Oregon State's Tyler Bilodeau wanted to be like his dad. Now he's taking after his mom.
Oregon State's 6-foot-9 sophomore is leading the Beavers' turnaround after trading his skates for sneakers.
For the longest time, Tyler Bilodeau tried to take after his dad.
Brent Bilodeau was the former professional hockey player, a 230-pound tank of a defenseman from Texas who was picked in the first round of the 1991 NHL Draft by Montreal after a stand out career with the Seattle Thunderbirds. Tyler grew up playing hockey in Kennewick — Brent took a job coaching with the Tri-City Americans after his playing career ended — and wanted nothing more than to be the third generation of Bilodeau to make a career of the sport.
But here’s the thing: Brent is 6-foot-4 and fell for the 6-foot-4 Cass Bauer, a hall of fame forward at Montana State who spent seven years as a pro between the ABL and WNBA.
That pairing hasn’t exactly led to hockey-playing physique for their offspring. Yes, there has been a 6-foot-9 player in the NHL, but it was around his junior year of high school that Tyler began to realize the next one wasn’t going to be him.
“I wasn’t super quick, but I had these long strides and could get up to speed pretty good,” Tyler said. “I was a little skinny. Long arms and legs. I was kind of all over the place.”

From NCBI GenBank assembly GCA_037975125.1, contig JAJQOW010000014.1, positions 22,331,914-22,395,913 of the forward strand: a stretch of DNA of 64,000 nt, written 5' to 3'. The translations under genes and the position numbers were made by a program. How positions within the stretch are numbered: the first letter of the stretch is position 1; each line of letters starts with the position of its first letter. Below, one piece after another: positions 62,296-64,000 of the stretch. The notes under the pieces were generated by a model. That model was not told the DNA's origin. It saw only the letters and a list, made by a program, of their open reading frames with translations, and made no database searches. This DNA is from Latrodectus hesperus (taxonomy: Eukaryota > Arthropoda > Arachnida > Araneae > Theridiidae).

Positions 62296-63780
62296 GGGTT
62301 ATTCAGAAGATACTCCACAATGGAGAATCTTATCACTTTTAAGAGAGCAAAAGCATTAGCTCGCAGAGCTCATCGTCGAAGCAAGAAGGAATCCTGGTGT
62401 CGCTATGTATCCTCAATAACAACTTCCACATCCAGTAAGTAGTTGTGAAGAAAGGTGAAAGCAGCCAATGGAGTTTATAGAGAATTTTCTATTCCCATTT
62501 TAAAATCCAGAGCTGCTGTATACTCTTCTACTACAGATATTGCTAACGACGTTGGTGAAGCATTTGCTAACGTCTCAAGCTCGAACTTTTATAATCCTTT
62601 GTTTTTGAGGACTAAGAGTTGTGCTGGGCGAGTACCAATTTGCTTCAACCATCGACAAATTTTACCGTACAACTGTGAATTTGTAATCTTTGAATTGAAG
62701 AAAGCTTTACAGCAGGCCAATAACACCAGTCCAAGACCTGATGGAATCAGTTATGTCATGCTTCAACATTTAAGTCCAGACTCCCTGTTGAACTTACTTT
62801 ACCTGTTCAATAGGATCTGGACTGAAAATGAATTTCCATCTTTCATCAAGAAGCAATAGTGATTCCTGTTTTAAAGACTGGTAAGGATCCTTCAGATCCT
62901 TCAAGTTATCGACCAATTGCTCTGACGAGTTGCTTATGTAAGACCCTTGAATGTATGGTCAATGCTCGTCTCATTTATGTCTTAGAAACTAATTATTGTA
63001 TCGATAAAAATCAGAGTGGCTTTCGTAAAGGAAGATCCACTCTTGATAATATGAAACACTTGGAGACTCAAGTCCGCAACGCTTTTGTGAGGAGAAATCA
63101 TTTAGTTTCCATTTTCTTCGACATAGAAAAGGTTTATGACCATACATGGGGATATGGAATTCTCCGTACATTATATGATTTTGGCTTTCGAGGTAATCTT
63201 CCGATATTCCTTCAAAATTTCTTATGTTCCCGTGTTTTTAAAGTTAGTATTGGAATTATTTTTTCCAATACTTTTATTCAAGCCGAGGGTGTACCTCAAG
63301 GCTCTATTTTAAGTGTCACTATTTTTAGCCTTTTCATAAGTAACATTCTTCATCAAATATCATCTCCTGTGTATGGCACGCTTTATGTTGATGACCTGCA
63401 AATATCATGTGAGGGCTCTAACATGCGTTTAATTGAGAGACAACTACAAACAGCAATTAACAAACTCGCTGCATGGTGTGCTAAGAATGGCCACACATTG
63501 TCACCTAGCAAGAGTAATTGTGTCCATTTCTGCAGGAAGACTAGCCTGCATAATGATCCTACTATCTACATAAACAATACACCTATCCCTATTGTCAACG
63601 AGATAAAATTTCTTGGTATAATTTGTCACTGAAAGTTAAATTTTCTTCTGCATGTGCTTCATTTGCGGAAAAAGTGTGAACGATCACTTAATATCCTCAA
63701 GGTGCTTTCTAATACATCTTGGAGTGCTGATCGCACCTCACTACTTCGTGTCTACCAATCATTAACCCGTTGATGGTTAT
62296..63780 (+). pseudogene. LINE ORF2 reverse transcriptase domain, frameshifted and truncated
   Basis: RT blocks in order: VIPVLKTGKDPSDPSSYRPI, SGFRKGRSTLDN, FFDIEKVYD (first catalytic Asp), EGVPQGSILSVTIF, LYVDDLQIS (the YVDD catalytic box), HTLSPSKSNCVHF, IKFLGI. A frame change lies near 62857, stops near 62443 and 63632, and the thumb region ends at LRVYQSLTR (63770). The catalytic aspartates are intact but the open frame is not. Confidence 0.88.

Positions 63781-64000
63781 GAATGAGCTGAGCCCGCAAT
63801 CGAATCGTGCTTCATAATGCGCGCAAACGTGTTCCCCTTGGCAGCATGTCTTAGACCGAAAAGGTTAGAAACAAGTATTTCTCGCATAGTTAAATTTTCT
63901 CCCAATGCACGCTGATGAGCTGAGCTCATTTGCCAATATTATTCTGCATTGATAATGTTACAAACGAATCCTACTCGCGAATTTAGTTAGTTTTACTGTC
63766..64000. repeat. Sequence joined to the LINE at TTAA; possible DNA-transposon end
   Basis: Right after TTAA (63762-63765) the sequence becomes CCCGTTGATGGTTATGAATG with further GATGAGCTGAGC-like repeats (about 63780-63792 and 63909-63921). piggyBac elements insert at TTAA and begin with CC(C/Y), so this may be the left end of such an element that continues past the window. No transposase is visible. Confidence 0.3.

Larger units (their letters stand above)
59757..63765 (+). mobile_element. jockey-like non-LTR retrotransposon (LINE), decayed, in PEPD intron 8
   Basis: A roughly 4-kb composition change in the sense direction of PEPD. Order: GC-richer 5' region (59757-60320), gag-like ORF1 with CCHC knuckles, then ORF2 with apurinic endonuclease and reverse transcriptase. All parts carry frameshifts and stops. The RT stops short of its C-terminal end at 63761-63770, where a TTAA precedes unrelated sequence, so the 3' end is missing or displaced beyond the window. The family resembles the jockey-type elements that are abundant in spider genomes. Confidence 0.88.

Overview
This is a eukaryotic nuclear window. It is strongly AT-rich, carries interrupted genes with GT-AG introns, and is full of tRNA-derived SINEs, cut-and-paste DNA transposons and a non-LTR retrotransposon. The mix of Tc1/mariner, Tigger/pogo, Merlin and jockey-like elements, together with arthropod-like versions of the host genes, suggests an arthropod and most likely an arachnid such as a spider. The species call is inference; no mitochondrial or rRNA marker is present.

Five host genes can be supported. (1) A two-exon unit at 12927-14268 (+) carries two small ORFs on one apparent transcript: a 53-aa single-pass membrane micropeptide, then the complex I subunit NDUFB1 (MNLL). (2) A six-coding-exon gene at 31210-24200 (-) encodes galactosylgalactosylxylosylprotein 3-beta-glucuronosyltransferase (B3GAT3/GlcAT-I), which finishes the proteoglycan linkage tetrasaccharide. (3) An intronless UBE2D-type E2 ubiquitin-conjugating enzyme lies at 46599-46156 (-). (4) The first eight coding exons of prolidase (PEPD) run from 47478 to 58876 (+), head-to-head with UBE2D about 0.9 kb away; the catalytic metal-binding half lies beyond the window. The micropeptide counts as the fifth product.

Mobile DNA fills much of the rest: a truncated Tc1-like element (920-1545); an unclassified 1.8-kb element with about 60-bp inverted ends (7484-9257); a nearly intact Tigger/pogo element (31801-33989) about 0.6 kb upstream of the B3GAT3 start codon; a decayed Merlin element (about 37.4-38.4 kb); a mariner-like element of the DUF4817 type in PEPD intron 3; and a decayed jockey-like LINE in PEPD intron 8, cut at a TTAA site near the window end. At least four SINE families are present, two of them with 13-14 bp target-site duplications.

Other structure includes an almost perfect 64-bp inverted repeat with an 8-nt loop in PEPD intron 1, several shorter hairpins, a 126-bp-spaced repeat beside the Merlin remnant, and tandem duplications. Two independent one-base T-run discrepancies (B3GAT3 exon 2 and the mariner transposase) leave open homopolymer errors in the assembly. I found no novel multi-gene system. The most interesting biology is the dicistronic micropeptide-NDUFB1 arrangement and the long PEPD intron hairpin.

So instead of trying to be his dad, Tyler picked up the torch of his mom. Eleven games into his sophomore season, it’s the Oregon State Beavers who have benefitted from the change the most.
Tyler scored 26 points, grabbed five rebounds and hit eight of his nine free throw attempts in leading Oregon State to a dominating 86-70 win over USC on Saturday. It was Oregon State’s ninth win of the year, leaving them just two shy of last season’s total as the Beavers hit the road this week for the Washington swing of the Pac-12 schedule.
The Beavers are scrappy and have impressively corrected from that nose-dive of a three-win season two years ago. They’ve yet to win on the road, but Wayne Tinkle has seen massive strides from young players like Bilodeau, who is averaging 12.5 points in his first season as a full-time starter.
“He played with a different level of confidence,” Tinkle told reporters this week. “He didn’t play so nervous and edgy. That’s been the big thing — he got a ton of experience last year, but we remind ourselves he’s a sophomore. He’s got to play with confidence and not be in a hurry and I think he’s really slowed down.”
That, Tyler said, is where his mom has come up clutch.